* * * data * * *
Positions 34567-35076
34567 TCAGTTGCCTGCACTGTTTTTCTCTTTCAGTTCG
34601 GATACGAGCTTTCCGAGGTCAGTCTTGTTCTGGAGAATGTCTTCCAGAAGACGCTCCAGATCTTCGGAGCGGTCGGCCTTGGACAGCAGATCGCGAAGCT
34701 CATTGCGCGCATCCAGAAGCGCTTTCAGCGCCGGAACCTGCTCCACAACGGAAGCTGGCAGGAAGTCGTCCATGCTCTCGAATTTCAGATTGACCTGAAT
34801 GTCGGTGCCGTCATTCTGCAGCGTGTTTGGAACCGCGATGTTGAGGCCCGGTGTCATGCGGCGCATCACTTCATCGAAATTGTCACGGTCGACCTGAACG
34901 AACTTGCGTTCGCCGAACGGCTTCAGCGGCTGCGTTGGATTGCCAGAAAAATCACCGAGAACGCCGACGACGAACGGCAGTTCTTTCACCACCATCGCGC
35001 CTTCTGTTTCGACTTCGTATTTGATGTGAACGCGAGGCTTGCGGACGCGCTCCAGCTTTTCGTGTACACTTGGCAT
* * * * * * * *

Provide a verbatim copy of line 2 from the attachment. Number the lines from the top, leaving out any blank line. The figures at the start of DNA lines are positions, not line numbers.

34567 TCAGTTGCCTGCACTGTTTTTCTCTTTCAGTTCG